Design your home to use more fresh air instead of spending energy on your HVAC. Permaculture tells us to use natural processes and store energy. Here’s one way we can do it in home design.
Progress design for a permaculture inspired home for homesteading. This shows the main form of the house that meets the purpose it is designed for, the finishes have not yet been selected.
I took the photo outside and this shows the approximate shading the house gets on a winter morning (February)
What is the best spacing to maximize shade from your trellis? I modeled different trellis spacing to see which would get me the most bang for buck of shade for my lumber. This is fine tuned to my geolocated site, set for the summer solstice. The best spacing for my site was 9 inches apart,Continue reading “Optimizing a Trellis Spacing for Texas Summer Solstice”
I can say that, as the year ends, I was able to put much more design thought into this home designed for homesteading. I hope you invested your time well for 2021.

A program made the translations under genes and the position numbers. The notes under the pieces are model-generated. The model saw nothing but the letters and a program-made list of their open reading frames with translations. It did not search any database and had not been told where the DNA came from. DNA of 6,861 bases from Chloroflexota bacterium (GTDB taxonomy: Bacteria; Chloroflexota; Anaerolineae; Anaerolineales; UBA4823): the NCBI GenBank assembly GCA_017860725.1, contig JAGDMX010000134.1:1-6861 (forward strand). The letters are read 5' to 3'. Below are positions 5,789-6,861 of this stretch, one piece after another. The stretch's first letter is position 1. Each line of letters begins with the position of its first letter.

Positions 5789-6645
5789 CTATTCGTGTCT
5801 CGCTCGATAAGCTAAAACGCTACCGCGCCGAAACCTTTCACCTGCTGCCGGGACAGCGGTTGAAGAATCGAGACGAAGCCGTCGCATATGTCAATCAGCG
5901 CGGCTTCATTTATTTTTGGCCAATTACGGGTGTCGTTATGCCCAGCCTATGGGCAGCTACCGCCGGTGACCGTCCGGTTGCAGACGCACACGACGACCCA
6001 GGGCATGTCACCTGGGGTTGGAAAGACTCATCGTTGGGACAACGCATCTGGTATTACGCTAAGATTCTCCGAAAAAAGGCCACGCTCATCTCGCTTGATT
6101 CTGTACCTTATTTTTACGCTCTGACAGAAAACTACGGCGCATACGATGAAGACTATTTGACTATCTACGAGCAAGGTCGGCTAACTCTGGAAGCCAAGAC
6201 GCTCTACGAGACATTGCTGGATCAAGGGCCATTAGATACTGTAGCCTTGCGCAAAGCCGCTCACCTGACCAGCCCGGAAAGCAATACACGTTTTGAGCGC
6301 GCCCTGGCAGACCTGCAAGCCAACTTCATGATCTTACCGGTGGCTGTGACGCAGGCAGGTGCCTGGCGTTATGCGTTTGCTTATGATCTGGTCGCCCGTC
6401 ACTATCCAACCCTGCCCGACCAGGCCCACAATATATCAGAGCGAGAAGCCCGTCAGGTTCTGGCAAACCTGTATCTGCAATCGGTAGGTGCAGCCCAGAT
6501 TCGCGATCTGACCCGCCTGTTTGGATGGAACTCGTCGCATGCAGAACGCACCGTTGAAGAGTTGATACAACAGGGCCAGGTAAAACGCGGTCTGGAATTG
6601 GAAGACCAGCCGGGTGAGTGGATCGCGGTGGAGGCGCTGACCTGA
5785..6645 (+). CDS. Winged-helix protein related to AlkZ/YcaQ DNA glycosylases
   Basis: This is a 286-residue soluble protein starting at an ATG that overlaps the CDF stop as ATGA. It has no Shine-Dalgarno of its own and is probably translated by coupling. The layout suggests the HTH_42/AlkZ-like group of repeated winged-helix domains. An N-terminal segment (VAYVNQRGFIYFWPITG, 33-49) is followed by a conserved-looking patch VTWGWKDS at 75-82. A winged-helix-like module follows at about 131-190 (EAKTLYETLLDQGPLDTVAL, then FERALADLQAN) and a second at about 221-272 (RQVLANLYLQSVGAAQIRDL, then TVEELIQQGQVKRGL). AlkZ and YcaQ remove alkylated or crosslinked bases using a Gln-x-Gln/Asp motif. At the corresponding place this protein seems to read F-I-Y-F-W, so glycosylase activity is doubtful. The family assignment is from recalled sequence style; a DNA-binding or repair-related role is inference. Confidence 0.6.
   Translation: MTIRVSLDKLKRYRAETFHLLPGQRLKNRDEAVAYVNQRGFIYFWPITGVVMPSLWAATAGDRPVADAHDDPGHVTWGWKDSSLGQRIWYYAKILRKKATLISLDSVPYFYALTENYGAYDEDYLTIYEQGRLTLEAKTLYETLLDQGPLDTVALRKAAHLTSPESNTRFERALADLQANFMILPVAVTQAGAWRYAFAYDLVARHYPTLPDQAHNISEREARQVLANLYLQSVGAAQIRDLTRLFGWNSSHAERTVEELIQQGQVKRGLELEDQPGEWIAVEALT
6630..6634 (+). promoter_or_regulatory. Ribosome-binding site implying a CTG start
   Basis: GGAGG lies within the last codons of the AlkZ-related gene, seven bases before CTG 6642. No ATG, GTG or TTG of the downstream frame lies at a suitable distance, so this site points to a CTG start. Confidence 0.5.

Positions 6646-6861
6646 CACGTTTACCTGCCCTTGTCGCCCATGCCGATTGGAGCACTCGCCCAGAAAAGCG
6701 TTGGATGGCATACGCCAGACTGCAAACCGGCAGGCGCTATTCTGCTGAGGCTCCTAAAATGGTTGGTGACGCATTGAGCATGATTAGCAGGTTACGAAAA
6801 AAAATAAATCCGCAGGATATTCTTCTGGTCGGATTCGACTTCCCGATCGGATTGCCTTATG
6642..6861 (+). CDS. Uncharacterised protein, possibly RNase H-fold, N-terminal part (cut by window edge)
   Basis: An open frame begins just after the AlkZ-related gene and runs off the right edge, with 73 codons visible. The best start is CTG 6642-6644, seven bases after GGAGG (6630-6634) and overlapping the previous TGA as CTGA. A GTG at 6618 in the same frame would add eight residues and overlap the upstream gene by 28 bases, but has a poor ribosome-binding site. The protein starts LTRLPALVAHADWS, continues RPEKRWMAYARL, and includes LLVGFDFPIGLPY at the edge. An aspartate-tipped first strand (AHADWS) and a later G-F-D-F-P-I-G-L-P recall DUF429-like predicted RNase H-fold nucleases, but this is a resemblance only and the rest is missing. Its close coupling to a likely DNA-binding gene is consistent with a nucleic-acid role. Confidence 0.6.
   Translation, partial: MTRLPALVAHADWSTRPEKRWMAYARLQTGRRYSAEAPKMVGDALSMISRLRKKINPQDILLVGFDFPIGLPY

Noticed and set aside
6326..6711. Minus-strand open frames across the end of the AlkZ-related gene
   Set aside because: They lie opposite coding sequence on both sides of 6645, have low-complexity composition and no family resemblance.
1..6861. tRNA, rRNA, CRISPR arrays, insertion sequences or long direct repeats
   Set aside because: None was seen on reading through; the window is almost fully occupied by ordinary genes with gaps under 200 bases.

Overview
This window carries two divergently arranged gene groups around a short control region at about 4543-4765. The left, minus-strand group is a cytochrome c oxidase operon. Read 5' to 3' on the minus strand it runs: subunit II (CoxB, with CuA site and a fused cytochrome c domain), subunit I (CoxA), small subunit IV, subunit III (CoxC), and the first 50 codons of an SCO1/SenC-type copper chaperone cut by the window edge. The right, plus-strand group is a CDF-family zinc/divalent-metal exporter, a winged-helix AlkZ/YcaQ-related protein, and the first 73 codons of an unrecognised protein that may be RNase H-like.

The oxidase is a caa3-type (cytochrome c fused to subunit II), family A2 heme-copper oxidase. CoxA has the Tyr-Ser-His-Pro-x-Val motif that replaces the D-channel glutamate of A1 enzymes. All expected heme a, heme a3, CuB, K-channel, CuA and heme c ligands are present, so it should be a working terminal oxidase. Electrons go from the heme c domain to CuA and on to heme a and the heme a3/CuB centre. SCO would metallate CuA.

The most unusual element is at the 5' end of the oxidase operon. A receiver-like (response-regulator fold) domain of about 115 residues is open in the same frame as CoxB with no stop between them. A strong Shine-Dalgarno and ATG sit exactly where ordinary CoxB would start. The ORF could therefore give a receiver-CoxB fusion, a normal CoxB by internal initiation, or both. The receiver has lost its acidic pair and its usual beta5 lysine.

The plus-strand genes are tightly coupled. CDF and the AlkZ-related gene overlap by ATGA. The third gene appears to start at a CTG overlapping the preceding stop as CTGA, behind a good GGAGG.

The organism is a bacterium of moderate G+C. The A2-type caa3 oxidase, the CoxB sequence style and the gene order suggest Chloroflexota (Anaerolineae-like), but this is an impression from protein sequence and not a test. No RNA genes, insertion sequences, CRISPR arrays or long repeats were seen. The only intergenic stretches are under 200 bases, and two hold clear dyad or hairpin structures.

Today is a mini breakthrough for me. I have been working tirelessly at a design for a permaculture concept home, a home for homesteading, for the last year. The thing that took a lot of creative effort for me was the exterior. It was wrestling with years of creative neglect and brainwashing myself into whatContinue reading “A Personal Design Breakthrough”
A home designed with permaculture principles needs to be honest and true to it’s resources. The facade in this sketch mirrors a deeper indoor living space on the north end, and the south end has a shallower interior space but has a deeper shade from the outdoor porch.
I aspire for functional forever homes-where you live the life you dream about and are able to keep doing so into old age. I want you to have that home where your kids grew up in and where your grandkids can visit you. One way we refer to this is the design concept of aging in place.
Inside the permaculture home concept plan I have been working on, I’ve planned for a pantry that can be upgraded to a storm shelter in the main section of the house. Today as I was developing the roof I realized I was very close to connecting the roof supports to one of the storm shelter walls. This raised a red flag in my head.
Would a passive house approach work for what I am trying to do with the permaculture house concept? How does the Passive House design apply to this Texas Permaculture home concept?